Good eyes Mark,I totally missed that part. Wonder why somebody would cut corners on something so important?

  12. #12
    Many thanks for your input.

    Due to the lack of space issue, it's rather difficult to take a photo of the whole system with the duct work. Anyways, the photo below was taken before the work.

    The location of the furnace is in the basement. The temperature of the basement stays quite constant through out the year. Also, notice the duct tape on the shell of the indoor coil? For some reasons, I didn't notice any air leak with the old system.


    As for the compressor unit, it is somewhat larger than the one it replaced. However, the gas meter is still accessable & viewable as seen in the photo below. I guess we will have to see how the township react to it. I seriously hope they won't have any issue with the placement of the compressor.


    As for the model numbers, I found them after I digged through the paperworks. As stated before, I asked for this specific compressor & furnace combo. I didn't even know about the indoor coil until I saw the quote. Anyways, I hope this would be a solid and efficient combo. Well, I guess anything is better than our old 7 Seer, 64 AFUE, almost 25 years old system.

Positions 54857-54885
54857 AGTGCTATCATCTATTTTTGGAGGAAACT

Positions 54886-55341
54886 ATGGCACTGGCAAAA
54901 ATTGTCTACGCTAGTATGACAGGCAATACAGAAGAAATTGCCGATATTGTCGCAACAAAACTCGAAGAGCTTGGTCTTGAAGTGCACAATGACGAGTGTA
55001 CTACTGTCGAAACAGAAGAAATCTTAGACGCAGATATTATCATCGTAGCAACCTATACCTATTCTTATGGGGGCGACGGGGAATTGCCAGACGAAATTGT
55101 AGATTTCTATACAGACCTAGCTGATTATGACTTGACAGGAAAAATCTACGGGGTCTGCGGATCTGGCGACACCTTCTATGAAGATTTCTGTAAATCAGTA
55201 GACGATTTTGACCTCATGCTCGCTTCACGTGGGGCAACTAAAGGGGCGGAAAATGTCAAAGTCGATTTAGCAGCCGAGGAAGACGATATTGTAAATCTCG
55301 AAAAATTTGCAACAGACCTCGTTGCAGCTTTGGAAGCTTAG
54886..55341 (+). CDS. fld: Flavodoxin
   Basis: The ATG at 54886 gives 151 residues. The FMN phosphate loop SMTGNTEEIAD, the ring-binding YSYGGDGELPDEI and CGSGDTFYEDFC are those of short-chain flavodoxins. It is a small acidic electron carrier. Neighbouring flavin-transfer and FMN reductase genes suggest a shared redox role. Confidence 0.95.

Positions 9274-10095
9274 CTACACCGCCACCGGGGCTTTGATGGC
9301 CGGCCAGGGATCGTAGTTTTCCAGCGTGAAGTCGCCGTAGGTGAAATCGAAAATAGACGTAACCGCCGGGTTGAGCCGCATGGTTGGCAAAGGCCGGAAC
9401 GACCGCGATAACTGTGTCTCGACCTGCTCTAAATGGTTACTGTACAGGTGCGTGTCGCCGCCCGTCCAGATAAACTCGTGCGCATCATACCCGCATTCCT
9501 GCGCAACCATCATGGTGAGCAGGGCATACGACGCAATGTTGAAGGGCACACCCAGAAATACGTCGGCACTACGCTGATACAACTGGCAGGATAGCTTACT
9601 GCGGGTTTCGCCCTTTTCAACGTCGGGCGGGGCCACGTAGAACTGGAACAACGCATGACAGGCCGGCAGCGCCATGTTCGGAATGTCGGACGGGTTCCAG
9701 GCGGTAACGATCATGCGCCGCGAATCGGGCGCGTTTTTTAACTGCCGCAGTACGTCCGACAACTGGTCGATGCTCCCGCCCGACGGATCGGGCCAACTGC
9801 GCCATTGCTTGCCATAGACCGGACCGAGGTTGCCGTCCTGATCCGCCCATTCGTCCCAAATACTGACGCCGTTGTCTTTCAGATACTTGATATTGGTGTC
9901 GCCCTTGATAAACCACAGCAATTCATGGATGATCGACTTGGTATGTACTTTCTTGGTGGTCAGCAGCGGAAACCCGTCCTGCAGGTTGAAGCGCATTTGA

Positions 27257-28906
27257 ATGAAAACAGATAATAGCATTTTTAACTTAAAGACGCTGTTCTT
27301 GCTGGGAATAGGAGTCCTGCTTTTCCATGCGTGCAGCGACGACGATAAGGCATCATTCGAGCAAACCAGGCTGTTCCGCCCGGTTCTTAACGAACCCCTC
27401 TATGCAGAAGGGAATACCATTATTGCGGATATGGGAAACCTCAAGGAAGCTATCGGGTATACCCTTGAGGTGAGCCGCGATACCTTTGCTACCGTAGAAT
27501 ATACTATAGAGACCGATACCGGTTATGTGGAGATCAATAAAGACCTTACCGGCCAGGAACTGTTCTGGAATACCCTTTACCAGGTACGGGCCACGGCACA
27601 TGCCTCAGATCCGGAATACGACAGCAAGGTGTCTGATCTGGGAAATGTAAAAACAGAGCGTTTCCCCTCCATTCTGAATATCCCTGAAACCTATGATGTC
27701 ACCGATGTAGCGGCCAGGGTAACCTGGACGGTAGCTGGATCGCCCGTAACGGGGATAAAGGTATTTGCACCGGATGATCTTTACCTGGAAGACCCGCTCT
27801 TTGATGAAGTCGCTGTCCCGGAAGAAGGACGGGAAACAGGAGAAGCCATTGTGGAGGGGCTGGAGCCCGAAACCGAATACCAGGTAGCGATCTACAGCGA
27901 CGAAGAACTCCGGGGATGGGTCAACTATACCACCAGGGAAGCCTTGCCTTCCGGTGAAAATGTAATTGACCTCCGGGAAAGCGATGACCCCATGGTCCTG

Condenser: 2TTR3030A1
    Furnace: TUD080R9V3K
    Coil: TE47436C175B2922AP

    Anyways, I do understand nothing can be perfect. However, I just find it kind of strange that the brand new furnace & the indoor coil (not the original duct work) leak air from multiple spots when activated. The installer told me that air leak is unavoidable. I guess I just want to get a second opinion for his comment. Regardless, I'll head to my local big box store this weekend to pick up some sealant to reinforce the caulkings.

    At last, speaking of the vent pipe, is it suppose to be completely air tie to prevent the exhaust from entering the living space? I am not too certain about how the joint works. However, there are gaps on the joints. Is this something I should be worry about? Should I seal the gaps with something? Since I am planning to replace the 15yrs old water heater as well (maybe with a tankless version), should I wait till then? Anyways, many many thanks for all of your inputs.
    Last edited by Slackmeister; 06-20-2008 at 09:37 AM. Reason: photos

  13. #13
    Join Date
    Jan 2004
    Location
    Lancaster PA
    Posts
    68,097
    Condenser still too close to the meter. Bet the condenser fan motor is not 36" from the meter.

    Look about average install.
    Contractor locator map

    How-to-apply-for-Professional

    How many times must one fix something before it is fixed?